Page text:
While the internet in space was initially the focus of Schilling's research at JMU, the foundations for self-organizing multi-satellite formations became core of research and were realized step by step in over 17 years. As single small satellites are already an economic reality, Schilling's research is focusing on swarms of distributed satellite networks, including functionalities like avoiding collisions or that perform complex joint observations from complementary angles of view.
Early perception of relevant future technology developments
Schilling has now received the Eugen-Sänger-Medal 2020 from the German Aerospace Society DGLR for his special services to advance space science and space equipment.
"From the very beginning, Professor Schilling has recognised and promoted the importance of interdisciplinary technological cross-fertilization between computer science, automation, software development and robotics. His satellites impressively reflect this interaction of different components," said DGLR President Professor Rolf Henke.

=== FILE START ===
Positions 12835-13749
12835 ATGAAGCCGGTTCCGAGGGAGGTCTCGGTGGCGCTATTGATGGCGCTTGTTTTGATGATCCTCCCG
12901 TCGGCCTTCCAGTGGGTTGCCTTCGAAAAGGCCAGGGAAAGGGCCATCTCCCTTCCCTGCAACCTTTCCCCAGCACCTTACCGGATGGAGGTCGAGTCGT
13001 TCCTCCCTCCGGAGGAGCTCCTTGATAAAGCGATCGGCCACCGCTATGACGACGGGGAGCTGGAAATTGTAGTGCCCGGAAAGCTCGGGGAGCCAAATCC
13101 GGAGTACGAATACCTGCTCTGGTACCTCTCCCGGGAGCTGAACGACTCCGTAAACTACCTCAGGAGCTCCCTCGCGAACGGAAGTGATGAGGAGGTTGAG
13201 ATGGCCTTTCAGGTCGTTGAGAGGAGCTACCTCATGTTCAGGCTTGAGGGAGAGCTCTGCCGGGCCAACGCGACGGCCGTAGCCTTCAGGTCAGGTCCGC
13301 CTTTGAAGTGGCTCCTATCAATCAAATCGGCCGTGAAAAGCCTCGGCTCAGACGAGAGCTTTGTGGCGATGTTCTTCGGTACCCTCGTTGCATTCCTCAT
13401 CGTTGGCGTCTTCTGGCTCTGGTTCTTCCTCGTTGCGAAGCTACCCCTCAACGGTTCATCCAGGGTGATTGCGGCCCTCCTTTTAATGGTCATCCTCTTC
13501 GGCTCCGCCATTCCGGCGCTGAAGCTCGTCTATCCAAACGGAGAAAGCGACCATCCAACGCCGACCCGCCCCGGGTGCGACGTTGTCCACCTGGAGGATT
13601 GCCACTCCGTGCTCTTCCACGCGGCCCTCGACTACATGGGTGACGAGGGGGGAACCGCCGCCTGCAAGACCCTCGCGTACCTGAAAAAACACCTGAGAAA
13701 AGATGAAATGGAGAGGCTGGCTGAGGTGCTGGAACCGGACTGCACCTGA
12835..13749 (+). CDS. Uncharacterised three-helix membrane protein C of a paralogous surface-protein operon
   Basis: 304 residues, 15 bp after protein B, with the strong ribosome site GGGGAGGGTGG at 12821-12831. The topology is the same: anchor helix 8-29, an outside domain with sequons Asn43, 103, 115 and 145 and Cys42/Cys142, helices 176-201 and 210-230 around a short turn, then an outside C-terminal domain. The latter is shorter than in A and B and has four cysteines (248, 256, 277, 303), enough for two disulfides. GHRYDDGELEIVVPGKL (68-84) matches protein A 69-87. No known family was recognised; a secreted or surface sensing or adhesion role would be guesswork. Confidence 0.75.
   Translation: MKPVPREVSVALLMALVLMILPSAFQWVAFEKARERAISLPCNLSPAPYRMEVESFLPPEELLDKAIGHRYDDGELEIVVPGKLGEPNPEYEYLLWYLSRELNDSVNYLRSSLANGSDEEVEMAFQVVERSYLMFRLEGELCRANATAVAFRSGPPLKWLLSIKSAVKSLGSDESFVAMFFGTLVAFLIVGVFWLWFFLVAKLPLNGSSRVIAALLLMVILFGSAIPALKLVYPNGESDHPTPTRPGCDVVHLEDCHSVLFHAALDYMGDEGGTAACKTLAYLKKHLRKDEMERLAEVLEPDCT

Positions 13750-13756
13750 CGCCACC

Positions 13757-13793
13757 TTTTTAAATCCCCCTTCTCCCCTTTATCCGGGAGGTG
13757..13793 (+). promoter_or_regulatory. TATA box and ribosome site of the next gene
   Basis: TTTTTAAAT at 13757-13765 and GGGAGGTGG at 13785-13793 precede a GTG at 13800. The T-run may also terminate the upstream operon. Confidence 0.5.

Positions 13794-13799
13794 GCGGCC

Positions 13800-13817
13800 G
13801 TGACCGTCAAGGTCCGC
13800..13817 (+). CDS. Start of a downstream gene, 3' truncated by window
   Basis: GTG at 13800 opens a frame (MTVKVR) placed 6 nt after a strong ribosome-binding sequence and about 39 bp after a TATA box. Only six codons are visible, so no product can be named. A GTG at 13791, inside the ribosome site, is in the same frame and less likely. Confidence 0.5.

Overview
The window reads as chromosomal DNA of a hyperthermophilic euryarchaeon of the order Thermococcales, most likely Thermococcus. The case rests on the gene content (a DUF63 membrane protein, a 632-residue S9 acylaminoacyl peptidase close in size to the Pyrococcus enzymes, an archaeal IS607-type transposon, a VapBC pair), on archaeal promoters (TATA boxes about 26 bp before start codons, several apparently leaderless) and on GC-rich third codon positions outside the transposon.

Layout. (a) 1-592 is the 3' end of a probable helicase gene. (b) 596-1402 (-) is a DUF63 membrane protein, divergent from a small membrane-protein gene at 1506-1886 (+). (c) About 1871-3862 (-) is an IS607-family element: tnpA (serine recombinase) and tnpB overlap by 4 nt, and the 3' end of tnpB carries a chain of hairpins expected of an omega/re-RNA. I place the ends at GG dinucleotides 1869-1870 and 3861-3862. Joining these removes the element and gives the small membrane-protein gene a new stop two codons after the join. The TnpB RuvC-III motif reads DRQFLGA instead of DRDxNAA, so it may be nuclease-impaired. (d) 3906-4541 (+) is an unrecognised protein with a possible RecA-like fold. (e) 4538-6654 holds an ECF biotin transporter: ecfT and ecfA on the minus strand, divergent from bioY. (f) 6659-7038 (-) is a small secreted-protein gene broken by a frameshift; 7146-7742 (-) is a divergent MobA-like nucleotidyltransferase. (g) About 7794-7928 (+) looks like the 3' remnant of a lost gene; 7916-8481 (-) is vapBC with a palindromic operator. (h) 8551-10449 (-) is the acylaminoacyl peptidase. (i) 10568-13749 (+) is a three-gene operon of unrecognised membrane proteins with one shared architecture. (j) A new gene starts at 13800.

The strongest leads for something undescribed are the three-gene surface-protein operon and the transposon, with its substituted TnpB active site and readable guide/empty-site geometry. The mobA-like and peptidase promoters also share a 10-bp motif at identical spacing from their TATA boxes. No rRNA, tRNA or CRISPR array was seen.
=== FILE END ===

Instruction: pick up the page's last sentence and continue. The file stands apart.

Schilling is very pleased about the medal, which is considered the most important German award in the space sector: "This recognition is a great incentive for our team to continue working intensively on sophisticated space technology. The medal recognizes contributions, that were only possible through the cooperation of large teams. My special thanks therefore go to the competent international teams that I had the privilege of coordinating."
The award is named after the rocket scientist Eugen Sänger (1905-1964). In the 55 years of its existence, it has only been awarded 26 times to international space pioneers. Previous recipients were the rocket pioneer Wernher von Braun (1973), the founder of Germany's largest space company OHB Manfred Fuchs (1991), and also the astronauts Ernst Messerschmidt and Thomas Reiter (2017).